After sending reporters back and forth from canceled press conference to canceled press conference, the organizers of this month’s Dubai Air Show clearly appeared as frustrated as the press corps by the shifting messages sent by OEMs and their customers at the Middle East’s preeminent aerospace event. In fact, at one point toward the waning days of show it seemed as though the last-minute contractual wrangling might dash hopes for further big commercial announcements beyond the record-setting 777-300ER order from Emirates and Airbus’s deal with Kuwaiti lessor ALAFCO for 50 A320neos.
Perhaps unsurprisingly, Qatar Airways played a significant role in all the chaos, after booking three press conference slots on the first day of the show, only to appear for none of them. Of course, Qatar Airways boss Akbar Al Baker did prove predictable in one sense—by sounding off about one of his major vendors, only to reverse course hours later by placing a $6.4 billion order for 50 A320neos and five A380s. Calling into question Airbus’s ability to build airplanes, Al Baker once again drew attention to himself by disparaging one of the world’s two major airframe manufacturers. You have to hand it to him, though. The man always seems to get what he wants—presumably under terms he finds favorable.
Unfortunately, all the drama happened on the day AIN published its last show daily. Alas, a flurry of commercial activity would occur during the last couple of days of the show, when both Boeing and Airbus collected enough narrowbody business to send nearly everyone home happy. In fact, Airbus’s deal with Qatar came hours after the European airframer signed a memorandum of understanding with Spirit Airlines for 45 A320neos and 30 standard A320s. Even Bombardier joined in the narrowbody sales bonanza, collecting its first C Series business in the region from Turkish low-fare carrier Atlasjet, which signed an LOI for 15 CS300s.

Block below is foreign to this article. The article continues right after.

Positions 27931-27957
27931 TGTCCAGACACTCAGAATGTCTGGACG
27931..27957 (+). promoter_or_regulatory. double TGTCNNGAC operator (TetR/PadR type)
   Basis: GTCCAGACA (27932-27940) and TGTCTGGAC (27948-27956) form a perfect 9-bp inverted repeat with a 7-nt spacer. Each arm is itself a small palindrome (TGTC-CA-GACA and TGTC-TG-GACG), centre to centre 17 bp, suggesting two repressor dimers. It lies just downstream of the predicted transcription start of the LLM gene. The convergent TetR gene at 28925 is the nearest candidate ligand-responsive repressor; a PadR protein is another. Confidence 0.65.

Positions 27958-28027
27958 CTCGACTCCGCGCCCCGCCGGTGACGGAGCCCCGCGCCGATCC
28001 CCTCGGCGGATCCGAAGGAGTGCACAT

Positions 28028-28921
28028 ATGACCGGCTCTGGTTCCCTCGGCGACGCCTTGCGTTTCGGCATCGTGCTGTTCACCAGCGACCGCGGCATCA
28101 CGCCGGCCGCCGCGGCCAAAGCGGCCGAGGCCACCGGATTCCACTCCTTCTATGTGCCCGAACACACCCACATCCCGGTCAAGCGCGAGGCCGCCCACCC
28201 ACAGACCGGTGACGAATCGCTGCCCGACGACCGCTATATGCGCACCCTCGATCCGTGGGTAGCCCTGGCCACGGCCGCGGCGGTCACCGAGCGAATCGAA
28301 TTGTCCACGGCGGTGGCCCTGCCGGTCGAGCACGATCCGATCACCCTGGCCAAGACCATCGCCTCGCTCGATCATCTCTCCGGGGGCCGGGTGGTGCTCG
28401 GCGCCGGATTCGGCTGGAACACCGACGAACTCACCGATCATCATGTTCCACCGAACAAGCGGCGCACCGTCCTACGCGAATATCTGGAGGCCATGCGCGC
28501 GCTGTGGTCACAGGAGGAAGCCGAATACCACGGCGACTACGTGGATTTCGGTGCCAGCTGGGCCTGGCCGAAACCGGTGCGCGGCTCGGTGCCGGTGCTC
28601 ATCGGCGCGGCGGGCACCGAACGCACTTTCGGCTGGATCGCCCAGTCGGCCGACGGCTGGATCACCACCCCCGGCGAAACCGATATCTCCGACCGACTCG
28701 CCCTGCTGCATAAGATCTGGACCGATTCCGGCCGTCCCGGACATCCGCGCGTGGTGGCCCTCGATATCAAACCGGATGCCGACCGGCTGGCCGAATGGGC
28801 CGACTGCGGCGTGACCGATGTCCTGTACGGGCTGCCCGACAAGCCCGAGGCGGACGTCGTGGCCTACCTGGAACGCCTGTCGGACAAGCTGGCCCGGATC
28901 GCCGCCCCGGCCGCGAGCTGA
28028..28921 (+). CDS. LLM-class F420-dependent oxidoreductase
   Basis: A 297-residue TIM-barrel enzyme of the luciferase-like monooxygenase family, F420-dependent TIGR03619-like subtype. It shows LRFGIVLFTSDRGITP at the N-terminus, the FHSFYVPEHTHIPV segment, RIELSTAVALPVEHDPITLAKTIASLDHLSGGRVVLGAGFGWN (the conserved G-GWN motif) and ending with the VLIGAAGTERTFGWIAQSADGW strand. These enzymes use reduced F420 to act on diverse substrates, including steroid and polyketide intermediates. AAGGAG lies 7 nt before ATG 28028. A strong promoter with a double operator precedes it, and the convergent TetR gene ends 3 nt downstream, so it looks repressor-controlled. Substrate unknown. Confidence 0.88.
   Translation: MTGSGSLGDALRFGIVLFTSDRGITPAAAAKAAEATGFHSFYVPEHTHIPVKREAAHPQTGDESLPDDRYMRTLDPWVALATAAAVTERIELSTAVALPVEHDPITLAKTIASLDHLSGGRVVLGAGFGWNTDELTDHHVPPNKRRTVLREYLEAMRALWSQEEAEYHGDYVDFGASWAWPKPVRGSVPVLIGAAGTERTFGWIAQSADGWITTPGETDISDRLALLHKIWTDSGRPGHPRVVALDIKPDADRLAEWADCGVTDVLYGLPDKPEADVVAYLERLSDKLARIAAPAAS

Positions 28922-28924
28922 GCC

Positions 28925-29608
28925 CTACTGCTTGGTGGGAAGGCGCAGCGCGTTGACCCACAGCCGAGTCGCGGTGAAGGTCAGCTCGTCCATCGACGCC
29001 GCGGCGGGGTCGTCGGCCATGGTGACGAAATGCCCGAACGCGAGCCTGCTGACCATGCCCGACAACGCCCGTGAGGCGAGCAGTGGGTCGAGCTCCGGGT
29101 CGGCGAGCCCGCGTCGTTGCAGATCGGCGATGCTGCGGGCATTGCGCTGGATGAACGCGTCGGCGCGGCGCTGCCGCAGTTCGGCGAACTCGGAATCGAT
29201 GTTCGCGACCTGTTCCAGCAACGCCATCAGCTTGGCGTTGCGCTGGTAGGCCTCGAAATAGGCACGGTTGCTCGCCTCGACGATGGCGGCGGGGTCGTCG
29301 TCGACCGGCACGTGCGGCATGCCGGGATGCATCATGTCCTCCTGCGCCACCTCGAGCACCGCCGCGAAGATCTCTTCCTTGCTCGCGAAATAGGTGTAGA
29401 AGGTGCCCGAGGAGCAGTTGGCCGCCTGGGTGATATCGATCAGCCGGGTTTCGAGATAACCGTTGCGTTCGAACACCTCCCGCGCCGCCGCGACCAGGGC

For Boeing’s part, a tentative contract with Indonesia’s LionAir for at least 203 of the U.S. manufacturer’s 737 MAX jets padded an order book that Boeing Commercial Airplanes CEO Jim Albaugh told a group of reporters had reached 700 units before the show even started. During the November 12 “roundtable” briefing with local reporters and a few trade journalists, Albaugh predicted Boeing’s backlog for the 737 MAX would “pretty much” equal Airbus’s for the A320neo, which prior to the show had drawn firm orders for 1,100 examples and total commitments for some 1,300.
Indeed, for the world’s OEMs, the so-called Arab Spring appeared to have sprung in Dubai, despite what Albaugh called the risk of “contagion” from the looming financial crisis in Europe. For the naysayers who dismissed the Gulf region’s economic expansion over the past two decades as a house of cards ready to fall with the shifting sands of the Arabian desert, the continuing flow of orders during the Dubai show attest to the assertion that the rise of the Middle East aviation market is no mirage.